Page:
Meeting people is hard. Meeting people as a millennial in the Midwest is harder — or easier.

It depends on whom you ask and what apps they use.

Minnesotans are notorious for keeping others, particularly non-Minnesotans, at arm’s length. They’re not cold (the winters are cold enough), but you won’t beat anyone away with a stick if you’re enjoying a craft beer by yourself at a bar.

In that moment of solitude, you might download Tinder, the dating app once accused of simply being a hookup connection. With a reported 50 million-plus users, it has become one of the dominant dating apps among young people. Users browse people’s bios (mainly photos) and swipe left or right (“no” or “yes,” respectively) to match with strangers nearby.

The app is blamed for sparking a “dating apocalypse” (Vanity Fair’s words) among “Generation Tinder” (the app’s words).

Now, Tinder has introduced the next evolution in app-based dating. Unveiled in July, Tinder Social allows you to make a temporary group from your Facebook friends who have also signed up, then achieve “ultimate squad goals” for one night only. Or at least, that’s one of the options. With up to three other Tinder users, you choose between about 27 taglines, such as “surf’s up” (in the Midwest?) or “girls night out,” a favorite among men.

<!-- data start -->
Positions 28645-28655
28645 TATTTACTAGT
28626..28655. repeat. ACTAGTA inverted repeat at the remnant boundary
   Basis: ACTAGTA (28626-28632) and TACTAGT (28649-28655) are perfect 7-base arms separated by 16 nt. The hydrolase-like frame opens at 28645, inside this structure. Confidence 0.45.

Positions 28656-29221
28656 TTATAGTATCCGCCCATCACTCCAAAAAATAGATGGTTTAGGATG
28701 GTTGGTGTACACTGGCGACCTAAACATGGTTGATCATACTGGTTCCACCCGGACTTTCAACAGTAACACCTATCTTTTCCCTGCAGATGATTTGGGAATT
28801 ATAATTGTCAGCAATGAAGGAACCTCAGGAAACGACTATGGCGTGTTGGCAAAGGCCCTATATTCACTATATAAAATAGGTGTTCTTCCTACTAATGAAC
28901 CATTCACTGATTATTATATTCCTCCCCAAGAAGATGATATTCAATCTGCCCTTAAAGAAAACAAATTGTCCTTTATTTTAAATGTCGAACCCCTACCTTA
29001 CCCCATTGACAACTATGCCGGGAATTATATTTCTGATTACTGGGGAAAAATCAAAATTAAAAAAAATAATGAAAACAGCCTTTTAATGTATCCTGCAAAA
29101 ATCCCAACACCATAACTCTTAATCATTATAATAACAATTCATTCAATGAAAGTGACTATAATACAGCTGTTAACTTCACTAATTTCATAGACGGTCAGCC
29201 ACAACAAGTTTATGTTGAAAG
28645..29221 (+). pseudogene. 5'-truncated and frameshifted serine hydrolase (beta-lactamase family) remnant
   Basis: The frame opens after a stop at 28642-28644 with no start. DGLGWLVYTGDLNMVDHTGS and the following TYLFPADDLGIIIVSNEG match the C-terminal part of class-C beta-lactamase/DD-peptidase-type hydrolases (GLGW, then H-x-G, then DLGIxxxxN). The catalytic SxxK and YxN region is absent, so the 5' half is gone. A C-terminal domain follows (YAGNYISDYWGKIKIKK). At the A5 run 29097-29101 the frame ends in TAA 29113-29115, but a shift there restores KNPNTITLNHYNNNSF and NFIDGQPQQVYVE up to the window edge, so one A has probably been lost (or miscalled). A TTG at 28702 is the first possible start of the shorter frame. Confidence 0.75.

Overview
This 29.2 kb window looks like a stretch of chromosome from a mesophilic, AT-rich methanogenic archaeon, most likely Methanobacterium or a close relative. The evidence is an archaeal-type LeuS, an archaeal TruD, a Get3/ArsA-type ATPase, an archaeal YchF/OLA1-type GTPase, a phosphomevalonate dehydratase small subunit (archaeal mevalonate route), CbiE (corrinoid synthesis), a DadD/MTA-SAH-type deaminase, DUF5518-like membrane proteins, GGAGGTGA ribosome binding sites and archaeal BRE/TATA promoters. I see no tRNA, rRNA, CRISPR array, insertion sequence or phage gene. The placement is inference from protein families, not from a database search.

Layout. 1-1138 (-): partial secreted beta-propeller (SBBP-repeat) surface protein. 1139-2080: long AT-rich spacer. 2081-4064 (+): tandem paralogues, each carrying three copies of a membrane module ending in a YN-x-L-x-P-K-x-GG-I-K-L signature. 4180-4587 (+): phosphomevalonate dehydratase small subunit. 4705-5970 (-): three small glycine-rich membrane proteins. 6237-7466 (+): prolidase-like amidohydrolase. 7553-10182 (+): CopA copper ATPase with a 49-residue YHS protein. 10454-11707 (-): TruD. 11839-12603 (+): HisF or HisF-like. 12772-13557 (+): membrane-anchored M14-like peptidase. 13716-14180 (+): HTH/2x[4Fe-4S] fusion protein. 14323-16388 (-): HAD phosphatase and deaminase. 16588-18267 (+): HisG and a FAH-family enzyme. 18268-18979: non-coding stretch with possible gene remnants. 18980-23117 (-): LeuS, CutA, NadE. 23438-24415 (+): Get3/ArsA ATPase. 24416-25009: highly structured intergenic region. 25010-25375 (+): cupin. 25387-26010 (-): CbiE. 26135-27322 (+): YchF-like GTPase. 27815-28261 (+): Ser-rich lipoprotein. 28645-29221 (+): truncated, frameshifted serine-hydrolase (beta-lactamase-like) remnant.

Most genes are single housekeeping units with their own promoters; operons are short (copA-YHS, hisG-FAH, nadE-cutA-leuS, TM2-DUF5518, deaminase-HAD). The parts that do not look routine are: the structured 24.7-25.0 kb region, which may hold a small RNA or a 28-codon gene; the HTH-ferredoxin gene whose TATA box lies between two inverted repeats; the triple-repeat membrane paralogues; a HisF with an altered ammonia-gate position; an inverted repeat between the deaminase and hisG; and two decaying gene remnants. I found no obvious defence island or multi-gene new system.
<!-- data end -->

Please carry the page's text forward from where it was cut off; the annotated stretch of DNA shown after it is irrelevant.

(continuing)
But does it work? There are already multiple apps to let you meet friends/dates/creeps one on one. We wanted to put Tinder’s shiny new group feature to the test. So after inviting my crew (read: my roommate), this East Coaster hit the Tinder Social scene on a recent Saturday night in downtown Minneapolis.

5:20 p.m. Meeting strangers in the night

I had planned to wait until 9 p.m. to set up Tinder Social on my phone, but I can’t shake the “I’m going to get picked last in kickball” feeling. I open up the app, opt in to the Tinder Social feature and then form a group with my roomie, Natalie.

“I’ve started the panic,” I text her. I swipe right so often in the first two-minute period that the app fails.

7:30 p.m. Pleasantries — too strong a word?

On Tinder Social, the men seem cuter than on regular Tinder, and most of the groups we see are that — men. In the hundred-plus groups, we e-meet only one true “girls night out.”

To make a match, one person from each group has to “like” the other group, and one member can override another member’s “no.”

Do we want to party in a Marriott hotel suite? two men ask. Nope. Do we like (omitted due to vulgarity) play? Patrick asks. Goodbye.

Akshay Bindra and Gautam Pandey are the first to say “yes” to meeting up with us (and appearing in this story). They pick a time and place.

10:20 p.m. Entering bro ­central at Sneaky Pete’s

“This is the Midwestern lumbersexual Jersey Shore,” Natalie says.

At Sneaky Pete’s in downtown Minneapolis, there are not one, but two men shrouding their dad bods in short-sleeve plaid button-ups rubbing their backs on stripper poles in what may be dancing but looks more like bears scratching themselves.

Bachelorette parties abound, the brides’ wedding veils fluttering as they shimmy to remixes of rap jams and top 40 hits.

Akshay and Gautam are late but apologetic. As a conversation starter on the patio, Ashkay pulls out the e-book of “Harry Potter and the Cursed Child,” which is a move I could almost respect until he says to me:

“You’re like Rita Skeeter.”

Hold up.